Getting curious about curiosity
“Curiouser and curiouser!” Cried Alice (she was so much surprised, that for the moment she quite forgot how to speak good English).” – Alice in Wonderland, Lewis Carroll
In the modern workplace, the definition of what good leadership looks like is changing as the world at large changes at an exponential pace. In the past we have looked to follow leaders who are confident they have the answers, especially in times of uncertainty. With ever-dynamic business environments, it’s becoming more valuable for leaders to be constant questioners who are willing to change their direction when the solutions or strategies they have put into place no longer achieve the best outcomes… The ‘curiouser’ the leader the better, to quote Alice.
Accordingly, a year or so ago I got quite curious about curiosity, especially what makes some people more curious than others. I’d highly suggest the following books if you’d like to explore the topic as well:
Why are we more distracted by a cell phone conversation, where we can hear only one side of the dialogue, than by an overheard argument between two people? Are children more curious than adults? What evolutionary purpose does curiosity serve? How does our mind choose what to be curious about? … Curiosity is essential to creativity; it is a necessary ingredient in art forms from literature to the visual arts to music. It is the principal driver of science, and yet there is no scientific consensus on why we humans are so curious or about the precise mechanisms in our brain that are responsible for curiosity. In Why?, insatiably curious and bestselling author, Mario Livio, investigates this very human phenomenon in an irresistible and entertaining book that will captivate anyone who is curious about curiosity.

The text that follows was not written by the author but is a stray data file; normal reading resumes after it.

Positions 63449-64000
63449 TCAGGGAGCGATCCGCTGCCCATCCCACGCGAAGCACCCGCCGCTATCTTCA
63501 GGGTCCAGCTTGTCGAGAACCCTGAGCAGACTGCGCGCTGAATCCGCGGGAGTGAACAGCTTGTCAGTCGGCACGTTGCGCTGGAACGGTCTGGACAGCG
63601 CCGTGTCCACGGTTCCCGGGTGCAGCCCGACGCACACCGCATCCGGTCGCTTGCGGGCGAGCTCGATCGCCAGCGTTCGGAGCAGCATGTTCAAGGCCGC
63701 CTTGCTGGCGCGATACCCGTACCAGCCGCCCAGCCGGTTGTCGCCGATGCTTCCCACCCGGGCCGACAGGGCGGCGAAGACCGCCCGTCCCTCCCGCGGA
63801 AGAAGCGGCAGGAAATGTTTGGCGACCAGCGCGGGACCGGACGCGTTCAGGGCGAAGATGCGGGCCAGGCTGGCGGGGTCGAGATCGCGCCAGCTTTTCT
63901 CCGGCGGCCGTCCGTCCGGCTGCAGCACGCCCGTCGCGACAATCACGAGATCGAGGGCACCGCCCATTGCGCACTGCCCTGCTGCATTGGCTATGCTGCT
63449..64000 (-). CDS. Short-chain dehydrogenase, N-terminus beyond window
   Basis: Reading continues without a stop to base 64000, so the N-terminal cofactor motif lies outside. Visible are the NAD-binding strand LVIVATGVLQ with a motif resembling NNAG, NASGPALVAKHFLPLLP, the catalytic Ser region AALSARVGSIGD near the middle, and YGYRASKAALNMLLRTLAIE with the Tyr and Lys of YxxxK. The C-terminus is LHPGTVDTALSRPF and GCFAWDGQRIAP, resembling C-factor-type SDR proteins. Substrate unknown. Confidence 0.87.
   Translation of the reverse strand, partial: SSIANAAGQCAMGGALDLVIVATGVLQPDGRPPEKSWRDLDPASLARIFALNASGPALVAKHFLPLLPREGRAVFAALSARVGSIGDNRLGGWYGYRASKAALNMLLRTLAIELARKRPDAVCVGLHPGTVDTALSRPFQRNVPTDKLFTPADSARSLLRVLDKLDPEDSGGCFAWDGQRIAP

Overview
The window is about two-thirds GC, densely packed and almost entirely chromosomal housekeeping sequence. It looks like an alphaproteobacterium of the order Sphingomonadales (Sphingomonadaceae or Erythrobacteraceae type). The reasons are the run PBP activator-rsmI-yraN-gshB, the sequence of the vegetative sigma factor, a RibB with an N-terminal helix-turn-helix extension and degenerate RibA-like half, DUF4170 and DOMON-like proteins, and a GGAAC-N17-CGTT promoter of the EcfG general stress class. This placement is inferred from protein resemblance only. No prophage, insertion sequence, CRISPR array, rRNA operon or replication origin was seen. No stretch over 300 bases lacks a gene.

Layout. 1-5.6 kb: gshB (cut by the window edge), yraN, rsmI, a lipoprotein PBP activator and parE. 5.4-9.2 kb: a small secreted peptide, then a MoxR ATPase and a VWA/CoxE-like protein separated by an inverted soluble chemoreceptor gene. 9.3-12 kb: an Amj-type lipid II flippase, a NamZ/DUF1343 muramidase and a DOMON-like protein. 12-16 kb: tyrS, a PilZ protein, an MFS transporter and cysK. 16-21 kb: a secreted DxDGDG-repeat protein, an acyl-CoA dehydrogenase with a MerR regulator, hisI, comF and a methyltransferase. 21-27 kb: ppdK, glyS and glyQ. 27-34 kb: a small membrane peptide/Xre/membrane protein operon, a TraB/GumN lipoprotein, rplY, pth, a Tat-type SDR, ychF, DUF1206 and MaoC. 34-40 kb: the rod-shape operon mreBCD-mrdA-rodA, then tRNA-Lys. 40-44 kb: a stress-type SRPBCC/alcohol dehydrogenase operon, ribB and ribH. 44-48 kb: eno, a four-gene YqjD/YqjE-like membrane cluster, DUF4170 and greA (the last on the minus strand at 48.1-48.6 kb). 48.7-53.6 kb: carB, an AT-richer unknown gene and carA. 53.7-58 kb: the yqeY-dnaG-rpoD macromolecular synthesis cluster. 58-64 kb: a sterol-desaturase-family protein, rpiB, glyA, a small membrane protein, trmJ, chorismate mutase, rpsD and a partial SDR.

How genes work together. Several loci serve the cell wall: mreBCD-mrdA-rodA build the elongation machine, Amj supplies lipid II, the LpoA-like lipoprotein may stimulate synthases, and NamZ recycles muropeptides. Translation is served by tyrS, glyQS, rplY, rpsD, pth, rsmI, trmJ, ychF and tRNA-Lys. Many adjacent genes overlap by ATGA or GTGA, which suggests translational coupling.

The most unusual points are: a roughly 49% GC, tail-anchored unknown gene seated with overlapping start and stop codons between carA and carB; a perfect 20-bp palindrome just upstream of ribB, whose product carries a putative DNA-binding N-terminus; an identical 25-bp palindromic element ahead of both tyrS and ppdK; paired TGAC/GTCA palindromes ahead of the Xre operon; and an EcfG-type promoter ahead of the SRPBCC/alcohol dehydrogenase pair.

Curious shows how the practice of “deep curiosity” — persistent, self-reflective seeking of knowledge and insight — is key to the success of our careers, the happiness of our children, the strength of our relationships, and the progress of societies. But it also argues that it is a fragile quality, which wanes and waxes over time, and that we take it for granted at our peril. Ian Leslie proposes that the Internet is opening up a “curiosity gap,” by exacerbating the divide between those with a large cognitive appetite, and those happy knowing no more than they have to know; between the curious and the incurious… Rich, textured, and exciting, Curious is a new take on the most absorbing human trait of all.
Journalist and innovation expert, Warren Berger, shows that one of the most powerful forces for igniting change in business and in our daily lives is a simple, under-appreciated tool—one that has been available to us since childhood. Questioning – deeply, imaginatively, “beautifully”- can help us identify and solve problems, come up with game-changing ideas, and pursue fresh opportunities. So why are we often reluctant to ask “Why?”
I’d like to share some of my learnings from studying this topic when I realised how essential curiosity is in the realm of professional development whilst developing and delivering Acre Frameworks. In a six month consultation process with approximately 90 senior Health & Safety leaders that make up the Acre Frameworks Advisory Panel, I was validated in thinking this, as curiosity emerged from my qualitative research as one of the key traits these leaders feel an H&S professional needs to be effective. In fact, curiosity is now one of our core values in our development methodology.
THE FOUR TYPES OF CURIOSITY